IN MEMORIAM: Malcolm Robert Schenot, 1915-2006
and Almeda Elizabeth (Laudenslayer) Schenot, 1919-2008

Both Almeda and Malcolm Schenot wore blue on the day we celebrated Mal’s 90th birthday in August 2005.

Malcolm and Almeda were pleased to help us reconstruct their family histories. Mal enjoyed being interviewed for the Chenot / Shenot / Schenot story. While his memory wasn’t sharp on every detail, his unique perspective lent an often humorous slant to the family lore. He gave us boxes of old photographs to keep (this generosity also freed up some closet space for them), asking only that we return his album of pictures from his soaring-plane flying days. Almeda told us stories about life at the Odd Fellows Orphan’s Home in Sunbury, Pennsylvania, where she grew up; stories about her Grandfather von Dreele and his fourth wife; stories of her mother talking about all their various relatives – and how she never really listened to her mother. Almeda had a gift for speaking the truth in an unvarnished way, which we truly enjoyed.

Malcolm died on December 18, 2006, at the age of 91. Almeda followed him scarcely more than a year later; she died at age 88 on January 3, 2008. We’re sad that our conversations with them are ended. Go with God, Malcolm and Almeda. We love you.


The eight children of Peter and Cecilia (Leyes) Jergens, June 2004


IN MEMORIAM: Eugene Joseph Jergens, 1924-2005

Eugene J. Jergens, called “Bud” from childhood, stands (second from right) with his seven siblings at a family reunion in June 2004. Bud died in Dayton, Ohio, on February 23, 2005.

Bud Jergens participated in our Jergens family history project. He obtained a copy of his parents’ marriage record from Our Lady of the Rosary Church in Dayton, and explained why getting married on a Thursday wasn’t unusual for a truck gardener and his bride in 1917. He took the time to write down the names of all his descendants and send them to us.

Bud once counseled the Queenealogist when she was still single: “You chase him until he catches you.” His advice worked.

Godspeed, Uncle Bud.


Rita Schmidt and Elaine Schenot, August 2002


IN MEMORIAM: Rita Marie (Jergens) Schmidt, 1918-2009

Rita Marie (Jergens) Schmidt was a gracious and beautiful soul, and I was blessed to have her as my godmother. In the photo of the Jergens siblings (above), she stands in the middle, wearing a pink top and white slacks. Rita died in Hemet, CA, on July 6, 2009. We love and miss you, Aunt Rita.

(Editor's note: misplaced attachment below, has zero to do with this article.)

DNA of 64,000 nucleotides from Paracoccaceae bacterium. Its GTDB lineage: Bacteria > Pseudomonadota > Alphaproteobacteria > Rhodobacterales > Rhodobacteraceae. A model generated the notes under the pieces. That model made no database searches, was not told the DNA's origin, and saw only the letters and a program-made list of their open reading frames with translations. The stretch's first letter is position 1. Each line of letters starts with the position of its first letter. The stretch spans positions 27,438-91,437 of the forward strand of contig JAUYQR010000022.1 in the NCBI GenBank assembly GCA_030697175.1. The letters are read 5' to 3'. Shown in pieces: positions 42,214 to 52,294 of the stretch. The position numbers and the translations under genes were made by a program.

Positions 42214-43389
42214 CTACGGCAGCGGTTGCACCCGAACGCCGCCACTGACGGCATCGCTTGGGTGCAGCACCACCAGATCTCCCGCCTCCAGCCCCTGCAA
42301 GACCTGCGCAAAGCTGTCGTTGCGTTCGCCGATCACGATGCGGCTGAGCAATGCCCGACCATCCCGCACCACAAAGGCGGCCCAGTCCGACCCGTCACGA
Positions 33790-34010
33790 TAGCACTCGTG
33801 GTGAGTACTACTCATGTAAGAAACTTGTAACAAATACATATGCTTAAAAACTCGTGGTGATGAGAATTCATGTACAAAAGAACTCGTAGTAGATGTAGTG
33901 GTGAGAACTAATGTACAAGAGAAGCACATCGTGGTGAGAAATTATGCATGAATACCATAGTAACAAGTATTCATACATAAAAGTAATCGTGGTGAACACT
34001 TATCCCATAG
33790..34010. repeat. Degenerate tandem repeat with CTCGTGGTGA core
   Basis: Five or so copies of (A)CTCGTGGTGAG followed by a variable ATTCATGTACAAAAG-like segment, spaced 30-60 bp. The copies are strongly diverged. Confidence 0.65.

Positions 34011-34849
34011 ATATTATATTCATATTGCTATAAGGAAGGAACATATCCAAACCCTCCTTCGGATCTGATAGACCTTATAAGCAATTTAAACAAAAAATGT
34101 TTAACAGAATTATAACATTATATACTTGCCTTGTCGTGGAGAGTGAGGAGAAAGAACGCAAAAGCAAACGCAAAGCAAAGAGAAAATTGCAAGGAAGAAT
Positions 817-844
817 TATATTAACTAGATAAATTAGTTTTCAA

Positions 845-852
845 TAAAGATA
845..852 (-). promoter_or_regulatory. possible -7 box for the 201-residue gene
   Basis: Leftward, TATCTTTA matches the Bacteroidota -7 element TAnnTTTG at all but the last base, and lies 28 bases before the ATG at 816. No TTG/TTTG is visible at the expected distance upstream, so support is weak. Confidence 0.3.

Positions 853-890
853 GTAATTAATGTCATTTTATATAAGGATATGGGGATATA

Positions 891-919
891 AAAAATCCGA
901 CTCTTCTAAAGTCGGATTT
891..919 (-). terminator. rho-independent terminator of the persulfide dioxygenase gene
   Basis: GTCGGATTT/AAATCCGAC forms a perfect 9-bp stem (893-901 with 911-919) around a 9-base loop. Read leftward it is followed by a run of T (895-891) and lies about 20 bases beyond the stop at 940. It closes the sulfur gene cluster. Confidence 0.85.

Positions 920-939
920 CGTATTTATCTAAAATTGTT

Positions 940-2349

Ray Scheublin (1919 - 2011)


IN MEMORIAM: Raymond Scheublin, 1919-2011

When we wrote to Ray Scheublin some years ago, seeking to learn more about his mother and her parents, he promptly responded by sending us a box filled with old photos. It was a treasure trove! Ray didn’t know why his Lavery grandparents were buried in two different cemeteries in New York City, or why his mother, named Elizabeth, was always known as “Lillian.” But he was pleased that we were interested in his family, and thrilled when we managed an amateur (but pretty successful) restoration of a faded photo of his mother and her sister Clara as young girls. In response to receiving our reprint of this photo, Ray wrote something like, “If I live to be 100 (and I’m rapidly approaching that), I will never know how you did this!”

Ray passed away at the age of 92 on December 30, 2011, in Portland, Maine. He was a son, husband, father, grandfather, and great-grandfather. Ray also was a graduate of Lexington (MA) High School, and served in the Army Air Force during the Second World War. We never had the chance to meet face-to-face, nor even to talk on the phone (he had difficulty hearing). But his great generosity in sharing his family’s history with us revealed a sweetness of spirit we’ll never forget. God bless you, Ray.